Vote on passage of H.R. 2356; Bipartisan Campaign Reform Act of 2002 (Shays-Meehan bill, House equivalent of McCain-Feingoldf bill). Vote to ban “soft money” contributions to national political parties but permit up to $10,000 in soft money contributions to state and local parties to help with voter registration and get-out-the-vote drives. The bill would stop issue ads from targeting specific candidates within 30 days of the primary or 60 days of the general election. Additionally, the bill would raise the individual contribution limit from $1,000 to $2,000 per election for House and Senate candidates, both of which would be indexed for inflation.
Bill HR.2356 ; vote number 2002-54 on Mar 20, 2002

Voted NO on require photo ID (not just signature) for voter registration.

Motion to Table Schumer Amdt. No. 2937; To permit the use of a signature or personal mark for the purpose of verifying the identity of voters who register by mail, and for other purposes. Voting Yes would kill the amendment. The amendment would allow a signature to identify voters who register by mail, instead of requiring showing photo identification or other proof of residence before being allowed to vote.
Bill S.565 ; vote number 2002-38 on Feb 27, 2002

Voted YES on banning campaign donations from unions and corporations.

Vote to ban soft money donations to political parties and forbid corporate general funds and union general funds from being spent on issue ads. The bill would increase the individual contribution limit to candidates from $1,000 to $2,000.
Bill S.27 ; vote number 2001-64 on Apr 2, 2001

Voted YES on continuing funding for the National Endowment for the Arts.

This table motion would end debate on an amendment aimed at funding for the National Endowment for the Arts. Support for the motion to table is a vote for NEA funding. [YES to table means supporting the NEA; NO means defunding the NEA].
Status: Motion to Table Agreed to Y)80; N)16; NV)4
Reference: Motion to table Smith Amdt #1569; Bill H.R. 2466 ; vote number 1999-260 on Aug 5, 1999

Voted YES on favoring 1997 McCain-Feingold overhaul of campaign finance.

Support of the campaign finance bill proposed by Senators McCain (R-AZ) and Feingold (D-WI).
Status: Cloture Motion Rejected Y)53; N)47
Reference: Campaign Finance Reform Bill; Bill S. 25 ; vote number 1997-267 on Oct 7, 1997

Voted YES on Approving the presidential line-item veto.

Approval of the presidential line-item veto authority.
Status: Conf Rpt Agreed to Y)69; N)31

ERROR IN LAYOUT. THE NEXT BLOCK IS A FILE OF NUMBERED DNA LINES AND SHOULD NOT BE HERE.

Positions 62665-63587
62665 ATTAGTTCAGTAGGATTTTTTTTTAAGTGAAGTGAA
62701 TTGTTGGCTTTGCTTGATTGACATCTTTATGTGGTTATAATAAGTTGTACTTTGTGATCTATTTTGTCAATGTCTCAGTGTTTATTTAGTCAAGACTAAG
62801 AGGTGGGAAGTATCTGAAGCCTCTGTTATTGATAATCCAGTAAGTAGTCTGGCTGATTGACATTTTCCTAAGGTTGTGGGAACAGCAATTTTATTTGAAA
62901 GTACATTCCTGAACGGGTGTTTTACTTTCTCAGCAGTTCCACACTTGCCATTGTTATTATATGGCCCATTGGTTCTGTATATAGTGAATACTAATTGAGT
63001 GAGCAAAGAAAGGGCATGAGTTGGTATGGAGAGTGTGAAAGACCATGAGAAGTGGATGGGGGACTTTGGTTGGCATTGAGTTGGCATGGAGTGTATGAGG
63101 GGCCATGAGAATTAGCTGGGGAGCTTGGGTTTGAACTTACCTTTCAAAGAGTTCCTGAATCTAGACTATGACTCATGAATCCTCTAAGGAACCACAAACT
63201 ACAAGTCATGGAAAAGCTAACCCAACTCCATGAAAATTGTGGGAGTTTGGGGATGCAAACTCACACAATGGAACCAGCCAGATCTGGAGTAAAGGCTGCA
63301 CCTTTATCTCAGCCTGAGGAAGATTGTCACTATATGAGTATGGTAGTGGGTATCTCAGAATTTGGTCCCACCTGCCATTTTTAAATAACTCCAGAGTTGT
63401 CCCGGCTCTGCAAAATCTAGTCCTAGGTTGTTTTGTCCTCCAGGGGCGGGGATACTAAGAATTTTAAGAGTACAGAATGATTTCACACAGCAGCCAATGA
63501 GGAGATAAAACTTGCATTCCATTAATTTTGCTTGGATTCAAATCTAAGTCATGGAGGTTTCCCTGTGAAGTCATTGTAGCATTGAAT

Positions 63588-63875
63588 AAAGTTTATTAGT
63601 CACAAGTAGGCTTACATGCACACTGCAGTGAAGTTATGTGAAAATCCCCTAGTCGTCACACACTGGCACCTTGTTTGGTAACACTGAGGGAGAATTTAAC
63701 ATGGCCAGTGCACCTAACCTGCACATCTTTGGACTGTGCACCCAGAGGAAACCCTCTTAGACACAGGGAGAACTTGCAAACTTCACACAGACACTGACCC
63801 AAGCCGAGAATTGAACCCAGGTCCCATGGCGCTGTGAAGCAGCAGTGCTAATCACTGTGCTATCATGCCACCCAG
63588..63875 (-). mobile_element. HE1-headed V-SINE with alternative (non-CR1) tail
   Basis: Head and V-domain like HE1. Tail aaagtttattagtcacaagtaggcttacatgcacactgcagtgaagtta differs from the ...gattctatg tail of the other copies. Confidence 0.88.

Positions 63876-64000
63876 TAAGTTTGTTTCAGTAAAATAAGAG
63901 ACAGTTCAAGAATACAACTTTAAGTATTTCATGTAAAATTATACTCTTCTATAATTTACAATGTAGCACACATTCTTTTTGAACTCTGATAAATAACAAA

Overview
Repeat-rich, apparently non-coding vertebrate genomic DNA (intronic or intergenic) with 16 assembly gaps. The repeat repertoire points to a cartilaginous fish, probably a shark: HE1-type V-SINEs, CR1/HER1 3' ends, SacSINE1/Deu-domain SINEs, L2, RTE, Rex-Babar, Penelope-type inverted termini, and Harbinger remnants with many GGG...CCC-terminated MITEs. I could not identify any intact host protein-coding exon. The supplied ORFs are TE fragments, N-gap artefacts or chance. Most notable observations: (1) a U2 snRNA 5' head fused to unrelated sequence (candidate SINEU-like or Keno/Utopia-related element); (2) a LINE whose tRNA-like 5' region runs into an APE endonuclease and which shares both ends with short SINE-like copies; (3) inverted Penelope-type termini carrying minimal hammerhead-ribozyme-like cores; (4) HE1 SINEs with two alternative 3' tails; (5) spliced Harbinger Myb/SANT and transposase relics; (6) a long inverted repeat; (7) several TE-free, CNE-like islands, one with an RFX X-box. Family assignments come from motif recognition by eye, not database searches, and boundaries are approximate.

Reference: Conference Report on S. 4; Bill S. 4 ; vote number 1996-56 on Mar 27, 1996

Voted NO on banning more types of Congressional gifts.

To exclude certain items from the Congressional Gift Ban.
Status: Amdt Failed Y)39; N)60; NV)1
Reference: Murkowski Amdt to S. 1061; Bill S. 1061 ; vote number 1995-339 on Jul 28, 1995

Voluntary public financing for all general elections.

Kerry signed the manifesto, "A New Agenda for the New Decade":

Return Politics to the People
At a time when much of the world is emulating American values and institutions, too many Americans have lost confidence in their political system. They are turned off by a partisan debate that often seems to revolve not around opposing philosophies but around contending sets of interest groups. They believe that our current system for financing campaigns gives disproportionate power to wealthy individuals and groups and exerts too much influence over legislative and regulatory outcomes.

The time for piecemeal reform is past. As campaign costs soar at every level, we need to move toward voluntary public financing of all general elections and press broadcasters to donate television time to candidates.

The Internet holds tremendous potential for making campaigns less expensive and more edifying and for engaging Americans directly in electoral politics. We should promote the Internet as a new vehicle for political communication and champion online voting.

Source: The Hyde Park Declaration 00-DLC9 on Aug 1, 2000

Make Election Day a national holiday.

Kerry introduced the Federal Election Day Act

Designates November 5, 2002, and November 2, 2004, as Federal Election Day. Makes Federal Election Day a legal public holiday. Identical bills introduced in House HR.934, Senate S.1388 and S.2104.

Source: Bill sponsored by 2 Senators and 1 Rep 01-SR21 on Aug 1, 2001

Other candidates on Government Reform: John Kerry on other issues:
George W. Bush
Dick Cheney
John Edwards
John Kerry

Third Party Candidates:
Michael Baradnik
Peter Camejo
David Cobb
Ralph Nader
Michael Peroutka

Democratic Primaries:
Carol Moseley Braun
Wesley Clark
Howard Dean
Dick Gephardt
Bob Graham
Dennis Kucinich
Joe Lieberman
Al Sharpton
Abortion
Budget/Economy
Civil Rights
Corporations
Crime
Drugs
Education
Energy/Oil
Environment
Families/Children
Foreign Policy
Free Trade
Govt. Reform
Gun Control
Health Care
Homeland Security
Immigration
Infrastructure/Technology
Jobs
Principles/Values
Social Security
Tax Reform
War/Iraq/Mideast
Welfare/Poverty
Adv: Avi Green for State Rep Middlesex 26, Somerville & Cambridge Massachusetts